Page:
02 April 2007

WMA RIP

Well, not exactly RIP - Rest In Hell maybe more appropriate.

Today's announcement is a great demonstration that Steve Jobs' Apple has learned from its past mistakes about failing to open up key technologies at critical times.

For consumers, the great advantage of this announcement, beyond of course the obvious DRM and quality issue is that it will move the world towards an MPEG-4 world. That is an open world - not governed by any single company. Perhaps people (and journalists) will finally twig that neither of the A's in the synonym AAC stand for a computer company! For Apple, the victory is that the world did not end up with WMA and a comfy lock-in between the content providers and Microsoft dictating just about everything about how, when, where and for how long we could use the material we'd bought. Essentially global adoption of WMA would have squeezed Apple and indeed any other non-Microsoft device out of the equation. The significance of this cannot be underestimated, but I suspect it will never be seen that way as we have no insight into the parallel universe in which WMA took over. And, note to Norway, along the way, not a single consumer has been harmed in the making of this story!

Just as importantly, it should cement MPEG-4 as the standard rather than leaving the lowest common denominator (MP3 - a 16 year old format) as the "future" of sound. Most listening tests give AAC-coded material the best possible ratings of any lossy format with well-coded 128kbps AAC close to lossless. (If you don't believe me, check the Dolby site, some audiophile sites, and Wikipedia, who can point to these tests). Only the very highest levels of MP3 encoding and WMA Pro (which is not in common use in players) even come close to AAC at the same bitrates.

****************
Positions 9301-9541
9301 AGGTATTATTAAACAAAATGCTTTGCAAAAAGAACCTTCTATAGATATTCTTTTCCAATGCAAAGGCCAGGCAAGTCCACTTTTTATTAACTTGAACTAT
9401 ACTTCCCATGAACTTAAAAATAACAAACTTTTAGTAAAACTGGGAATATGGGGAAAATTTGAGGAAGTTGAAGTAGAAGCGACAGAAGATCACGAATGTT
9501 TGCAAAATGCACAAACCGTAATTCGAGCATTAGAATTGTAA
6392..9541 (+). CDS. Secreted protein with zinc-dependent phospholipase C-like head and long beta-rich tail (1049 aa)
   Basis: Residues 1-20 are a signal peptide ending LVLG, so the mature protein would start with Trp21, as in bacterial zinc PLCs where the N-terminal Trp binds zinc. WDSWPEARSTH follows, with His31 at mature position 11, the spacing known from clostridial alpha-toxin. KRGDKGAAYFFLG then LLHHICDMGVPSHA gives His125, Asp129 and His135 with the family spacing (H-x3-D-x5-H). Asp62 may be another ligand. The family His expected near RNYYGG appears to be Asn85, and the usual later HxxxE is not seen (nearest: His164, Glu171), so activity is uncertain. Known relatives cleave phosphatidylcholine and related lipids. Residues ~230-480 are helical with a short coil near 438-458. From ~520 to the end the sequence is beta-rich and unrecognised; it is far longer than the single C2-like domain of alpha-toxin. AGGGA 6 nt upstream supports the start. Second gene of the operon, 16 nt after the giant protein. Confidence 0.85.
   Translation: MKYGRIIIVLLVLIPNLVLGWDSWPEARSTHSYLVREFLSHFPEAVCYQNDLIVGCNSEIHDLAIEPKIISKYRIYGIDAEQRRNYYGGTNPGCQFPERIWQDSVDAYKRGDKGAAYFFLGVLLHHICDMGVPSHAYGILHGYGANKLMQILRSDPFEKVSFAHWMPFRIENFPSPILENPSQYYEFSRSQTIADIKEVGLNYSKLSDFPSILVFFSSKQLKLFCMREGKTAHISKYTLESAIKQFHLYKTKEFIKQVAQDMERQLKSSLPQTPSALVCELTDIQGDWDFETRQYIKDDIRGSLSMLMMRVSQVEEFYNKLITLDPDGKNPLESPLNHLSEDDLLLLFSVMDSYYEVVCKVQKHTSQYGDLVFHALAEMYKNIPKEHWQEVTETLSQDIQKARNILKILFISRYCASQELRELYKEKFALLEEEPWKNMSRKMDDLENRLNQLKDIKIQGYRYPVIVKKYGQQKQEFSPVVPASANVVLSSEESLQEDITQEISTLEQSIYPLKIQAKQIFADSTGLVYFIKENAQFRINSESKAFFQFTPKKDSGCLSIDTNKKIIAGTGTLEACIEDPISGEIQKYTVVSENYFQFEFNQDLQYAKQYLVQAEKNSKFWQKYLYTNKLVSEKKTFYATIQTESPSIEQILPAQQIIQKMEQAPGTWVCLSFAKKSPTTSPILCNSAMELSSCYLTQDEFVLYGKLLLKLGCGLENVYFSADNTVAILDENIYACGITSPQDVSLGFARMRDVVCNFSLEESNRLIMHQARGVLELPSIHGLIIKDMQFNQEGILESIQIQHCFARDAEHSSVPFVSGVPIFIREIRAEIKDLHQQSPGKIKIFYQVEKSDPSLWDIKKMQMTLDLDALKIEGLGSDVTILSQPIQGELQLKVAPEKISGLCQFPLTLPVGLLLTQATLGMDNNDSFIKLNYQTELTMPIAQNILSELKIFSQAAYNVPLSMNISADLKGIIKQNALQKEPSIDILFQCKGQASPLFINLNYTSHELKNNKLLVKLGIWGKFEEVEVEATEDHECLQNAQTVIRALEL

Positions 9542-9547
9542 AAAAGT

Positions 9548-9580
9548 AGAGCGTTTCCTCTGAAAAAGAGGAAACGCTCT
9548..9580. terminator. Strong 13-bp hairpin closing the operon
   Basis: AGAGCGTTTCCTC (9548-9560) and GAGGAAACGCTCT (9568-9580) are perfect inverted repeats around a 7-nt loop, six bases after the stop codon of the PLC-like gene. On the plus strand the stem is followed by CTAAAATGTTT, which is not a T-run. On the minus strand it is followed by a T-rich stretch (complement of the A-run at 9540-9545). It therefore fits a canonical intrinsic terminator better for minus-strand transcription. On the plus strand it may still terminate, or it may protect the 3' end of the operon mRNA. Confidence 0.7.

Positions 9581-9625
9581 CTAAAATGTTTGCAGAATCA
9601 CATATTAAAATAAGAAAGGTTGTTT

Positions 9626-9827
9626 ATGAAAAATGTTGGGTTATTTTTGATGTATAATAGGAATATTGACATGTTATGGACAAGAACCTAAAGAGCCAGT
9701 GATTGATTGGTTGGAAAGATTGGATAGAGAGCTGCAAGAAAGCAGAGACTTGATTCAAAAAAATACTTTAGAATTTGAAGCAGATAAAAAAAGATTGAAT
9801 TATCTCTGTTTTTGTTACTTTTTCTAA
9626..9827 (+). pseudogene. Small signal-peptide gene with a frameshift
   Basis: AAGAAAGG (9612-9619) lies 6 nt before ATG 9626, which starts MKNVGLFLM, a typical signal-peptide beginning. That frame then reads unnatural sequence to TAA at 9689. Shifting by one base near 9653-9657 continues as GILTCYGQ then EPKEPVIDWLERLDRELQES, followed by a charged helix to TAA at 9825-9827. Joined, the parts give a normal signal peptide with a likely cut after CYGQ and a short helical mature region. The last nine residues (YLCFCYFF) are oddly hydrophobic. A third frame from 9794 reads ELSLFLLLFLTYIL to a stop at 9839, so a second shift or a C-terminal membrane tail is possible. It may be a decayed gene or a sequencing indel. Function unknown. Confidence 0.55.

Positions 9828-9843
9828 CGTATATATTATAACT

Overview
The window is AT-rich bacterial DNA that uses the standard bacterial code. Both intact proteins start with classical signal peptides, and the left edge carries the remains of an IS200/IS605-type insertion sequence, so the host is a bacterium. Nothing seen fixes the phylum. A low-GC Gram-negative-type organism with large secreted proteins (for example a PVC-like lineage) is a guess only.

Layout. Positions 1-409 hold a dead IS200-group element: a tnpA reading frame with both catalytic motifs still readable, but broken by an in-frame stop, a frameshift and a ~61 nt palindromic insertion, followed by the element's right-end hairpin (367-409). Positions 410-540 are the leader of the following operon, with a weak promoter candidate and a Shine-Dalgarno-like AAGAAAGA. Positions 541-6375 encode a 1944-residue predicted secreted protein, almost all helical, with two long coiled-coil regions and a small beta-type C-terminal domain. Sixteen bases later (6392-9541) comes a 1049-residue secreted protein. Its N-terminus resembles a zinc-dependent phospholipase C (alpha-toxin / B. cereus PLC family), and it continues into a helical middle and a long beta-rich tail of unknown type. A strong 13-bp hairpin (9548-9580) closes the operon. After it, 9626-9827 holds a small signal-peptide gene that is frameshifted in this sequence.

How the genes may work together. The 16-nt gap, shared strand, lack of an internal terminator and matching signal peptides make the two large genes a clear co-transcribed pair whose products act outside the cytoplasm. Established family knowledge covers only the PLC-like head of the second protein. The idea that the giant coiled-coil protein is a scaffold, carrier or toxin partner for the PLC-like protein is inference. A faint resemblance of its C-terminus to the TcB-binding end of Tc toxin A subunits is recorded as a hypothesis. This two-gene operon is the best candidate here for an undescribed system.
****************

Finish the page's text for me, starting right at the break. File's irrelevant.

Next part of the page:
I've no doubt that Apple will continue to sell content ONLY in AAC format, and so any stragglers in the portable player market would be foolish not to support it. And furthermore, many music stores would be best advised to adopt it in order to maximise the music quality for the same bitrate (when compared with MP3). Those using WMA will be faced with the choice of using MP3 or AAC if they wish their music to be compatible with the dominant music player on the market today. Apple's choice of (and pushing of) the latest open MPEG standards has paid off this time and we are all beneficiaries.

There is of course the slightly inconvenient issue for such stores of having still to support DRM'd music until the other companies relent. That is an advantage that Apple has squeezed by this move. But this is great news for independent stores and labels who will make the most of this.

For Apple, apart from the defeat of WMA, they open up the digital download market for iPod users to many more companies, so on the one hand they would seem to be loosening their hold on the digital download market. But, as Steve pointed out in his "Thoughts on Music", it's more important for the digital market to be on a level playing field with CD. Apple have music retailers such as Walmart in its sights. It is not looking backwards at the download competition (it regularly compares itself to Amazon, Borders etc, rather than to Yahoo Music, and other download peers). It would rather have 30% of the music market (100%), than increasing its already massive share of the download-only market that would be permanently limited in scope to perhaps just 10-20% of the total market in a DRM world. Conveniently perhaps, it should also help to reduce concerns of the (misguided) competition authorities which had threatened to cause consumer confusion and waste a lot of Apple resources fighting.